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Michael Bradley should concede USMNT captaincy after World Cup debacle

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After the United States missed qualification for the 2018 World Cup in Russia, there’s been plenty of talk regarding who to blame, who should resign, and who should take over at key areas in management of the organization.

What there hasn’t been as much of is responsibility given to – or taken by – players who were on the field at the time of the disaster. There has been little from players, aside from their postgame media responsibilities, which admittedly couldn’t have been easy.

And there’s been little in terms of deserved criticism for failing to deliver on so many occasions.

Jozy Altidore posted an apology on social media, saying “I’m so sorry we let you down.” Omar Gonzalez told media it was “one of the worst days of my life.” Tim Howard spoke about how teams sit back and defend against an ever-frustrated Stars & Stripes.

[ MORE: Who should you support at the 2018 World Cup? ]

One player who has received plenty of criticism in the years since the 2014 World Cup is Michael Bradley. The United States captain has persevered through it all, but has been since unable to recapture his form leading up to that tournament, instead becoming a polarizing figure in the USMNT midfield. Ever-present, fans have never been able to agree on his best position, his most useful skill, or the merits of his place in the team. Yet he has continued to wear the captain’s armband as one of the most experienced players in the squad.

The time has come for him to relinquish that duty.

Following the debacle in Trinidad & Tobago, Michael Bradley’s ability to perform the duties befitting of a captain have waned to the point of deprivation. The U.S. performance in Couva was so devoid of inspiration, so lacking in effort, so bankrupt of industry that it can no longer be assumed that anyone in a position of leadership in US Soccer has the ability to motivate in any sense of the concept.

The primary duties of a captain involve being a leader for the rest of the squad. Being a leader includes providing the team with the inspiration to succeed and having a mastery of soccer comprehension to marshall the troops on the field at times when the manager is either unable to or incapable of, such as when time is short and the players need to take it upon themselves to push forward and put the opponent under pressure.

While Bradley has a resume stuffed with successes as national team captain, judging by the performance not only across the CONCACAF World Cup qualifying landcsape, but even just focused solely on the game Tuesday night. The shocking, stunning, and infuriating lack of effort as the clock ticked towards impending doom was so unbelievable, so outrageously mind-boggling that it can only be concluded that Bradley is no longer capable of rallying the troops in times of need. Because if he can’t get himself and his team to play at 110% with the World Cup on the line, what other motivation could one possibly conjure up to provide a spark?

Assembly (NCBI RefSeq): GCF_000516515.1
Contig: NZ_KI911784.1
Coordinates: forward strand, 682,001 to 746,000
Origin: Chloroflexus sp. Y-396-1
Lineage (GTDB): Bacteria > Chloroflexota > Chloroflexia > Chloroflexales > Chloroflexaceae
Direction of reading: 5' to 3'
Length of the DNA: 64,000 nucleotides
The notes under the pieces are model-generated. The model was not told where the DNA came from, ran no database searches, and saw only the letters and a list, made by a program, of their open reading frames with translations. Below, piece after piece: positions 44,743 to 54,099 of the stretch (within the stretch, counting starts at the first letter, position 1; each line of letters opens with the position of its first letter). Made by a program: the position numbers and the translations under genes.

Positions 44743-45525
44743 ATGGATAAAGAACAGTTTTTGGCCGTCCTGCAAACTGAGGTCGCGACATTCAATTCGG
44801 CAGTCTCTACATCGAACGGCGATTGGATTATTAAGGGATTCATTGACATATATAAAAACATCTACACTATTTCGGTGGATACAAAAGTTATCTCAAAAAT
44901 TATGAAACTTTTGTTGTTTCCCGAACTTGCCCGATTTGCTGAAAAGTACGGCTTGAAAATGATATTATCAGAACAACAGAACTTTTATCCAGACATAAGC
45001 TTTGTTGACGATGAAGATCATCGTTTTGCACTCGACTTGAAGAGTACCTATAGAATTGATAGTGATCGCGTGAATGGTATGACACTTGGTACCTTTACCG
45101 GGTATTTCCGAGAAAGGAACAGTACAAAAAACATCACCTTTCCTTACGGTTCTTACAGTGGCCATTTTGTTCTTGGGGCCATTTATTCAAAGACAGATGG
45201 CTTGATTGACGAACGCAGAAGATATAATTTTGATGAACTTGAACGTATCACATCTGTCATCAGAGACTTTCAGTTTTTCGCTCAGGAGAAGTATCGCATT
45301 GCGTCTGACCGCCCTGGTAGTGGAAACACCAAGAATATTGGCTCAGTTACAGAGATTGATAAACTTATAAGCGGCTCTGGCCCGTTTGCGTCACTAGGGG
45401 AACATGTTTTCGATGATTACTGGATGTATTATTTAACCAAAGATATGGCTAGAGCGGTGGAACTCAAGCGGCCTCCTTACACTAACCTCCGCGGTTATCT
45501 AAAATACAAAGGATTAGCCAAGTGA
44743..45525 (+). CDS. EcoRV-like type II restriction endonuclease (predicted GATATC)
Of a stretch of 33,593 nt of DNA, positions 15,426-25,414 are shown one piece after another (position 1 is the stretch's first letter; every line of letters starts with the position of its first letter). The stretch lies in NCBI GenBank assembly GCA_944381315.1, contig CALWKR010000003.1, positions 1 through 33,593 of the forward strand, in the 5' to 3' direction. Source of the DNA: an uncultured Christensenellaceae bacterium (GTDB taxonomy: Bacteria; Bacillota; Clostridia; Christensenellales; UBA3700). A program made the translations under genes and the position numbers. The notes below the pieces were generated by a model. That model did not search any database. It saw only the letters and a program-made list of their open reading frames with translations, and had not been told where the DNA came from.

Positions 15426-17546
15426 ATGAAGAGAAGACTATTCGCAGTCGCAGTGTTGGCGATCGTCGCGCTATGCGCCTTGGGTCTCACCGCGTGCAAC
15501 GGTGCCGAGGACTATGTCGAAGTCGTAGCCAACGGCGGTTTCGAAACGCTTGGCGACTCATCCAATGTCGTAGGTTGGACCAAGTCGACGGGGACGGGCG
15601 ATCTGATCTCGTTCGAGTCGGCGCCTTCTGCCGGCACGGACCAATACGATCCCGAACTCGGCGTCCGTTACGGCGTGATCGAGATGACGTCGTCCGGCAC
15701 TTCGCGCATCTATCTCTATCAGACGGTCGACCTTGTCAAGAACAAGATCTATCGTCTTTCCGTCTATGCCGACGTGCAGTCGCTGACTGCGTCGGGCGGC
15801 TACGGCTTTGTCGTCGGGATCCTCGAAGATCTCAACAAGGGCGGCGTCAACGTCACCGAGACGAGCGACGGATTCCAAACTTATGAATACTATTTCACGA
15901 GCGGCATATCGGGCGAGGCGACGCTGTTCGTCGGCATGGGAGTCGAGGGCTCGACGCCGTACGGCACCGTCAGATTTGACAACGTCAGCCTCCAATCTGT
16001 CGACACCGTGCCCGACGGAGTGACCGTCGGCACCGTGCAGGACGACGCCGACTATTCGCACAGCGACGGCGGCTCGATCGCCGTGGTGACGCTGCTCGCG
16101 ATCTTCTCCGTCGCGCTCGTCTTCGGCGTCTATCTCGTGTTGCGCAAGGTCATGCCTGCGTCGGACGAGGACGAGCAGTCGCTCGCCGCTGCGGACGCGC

But don’t take my word for it…

Even Peter Vermes, new (slight) favorite to take over as USMNT manager, conceded starkly that the team “didn’t have the intensity, didn’t have the desire, the hunger, the fight” required to earn an admittedly straightforward result.

Sure, some of that – no, much of that – lies at the feet of the national team manager Bruce Arena, who failed to motivate his players enough to even earn a point against an inferior opponent. But Bruce has (rightfully) received plenty of criticism from the media and fans, to the point where it’s generally assumed his short second stint as USMNT boss is all but over.

No, the players are just as culpable for the debacle sustained over the last two years, and Michael Bradley, as the man charged as the clubhouse leader by way of the little velcro wrap over his arm, should take the most symbolic fall. It’s just part of the job.

This is not to say Bradley’s role on the team is over, not by a longshot. He is still an important player to this group, and has a few years more in the tank as an international-caliber player. But only one player showed the desire, the hunger, the fight befitting of a national team captain the other night. Shockingly, that player is just 19 years old.

Christian Pulisic, the boy wonder from Borussia Dortmund, left his heart on the Ato Boldon Stadium field Tuesday night. He tried time and time again to not just do the work himself, but to rally the troops to join him in his one-man charge to the World Cup. Nobody joined him in the cause, but that didn’t stop the attacker from giving the game his all. While Bradley was distributing square passes and barely jogging to retrieve the ball for a corner with seconds left, Pulisic ran circles around the Soca Warriors midfield and charged at the opposing back line, leaving his emotions on his sleeve.

I know it’s wild, I know it’s unprecedented, and I know it’s radical, but there’s only one man who walked the walk of a captain on Tuesday night, and that was Christian Pulisic. And that’s why the 19-year-old should be given the armband with immediate effect. The FIFA Golden Boy candidate isn’t just the best player on the team, he’s the biggest leader by example. It would probably cause a ripple or two in the locker room, at the least, but worldwide respect for his game has already been expressed, and with years until the next World Cup qualifying campaign, Pulisic would have time to not only grow into the role but earn the respect and understanding of his peers. Why not give it straight to him?

The aftermath of the 2018 World Cup failures in the United States will likely claim many scalps, and Michael Bradley should be one of them.

“That’s just reality. That’s on us.” Bradley’s own words from immediately after the United States missed its first World Cup since 1986.

WATCH LIVE: Everton vs. Swansea City

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Everton looks to continue its upswing while reversing the hoodoo of Swansea City when it hosts the Welsh side at Goodison Park on Monday (Watch live at 3 p.m. ET on NBCSN and online via NBCSports.com).

WATCH LIVE, ONLINE, HERE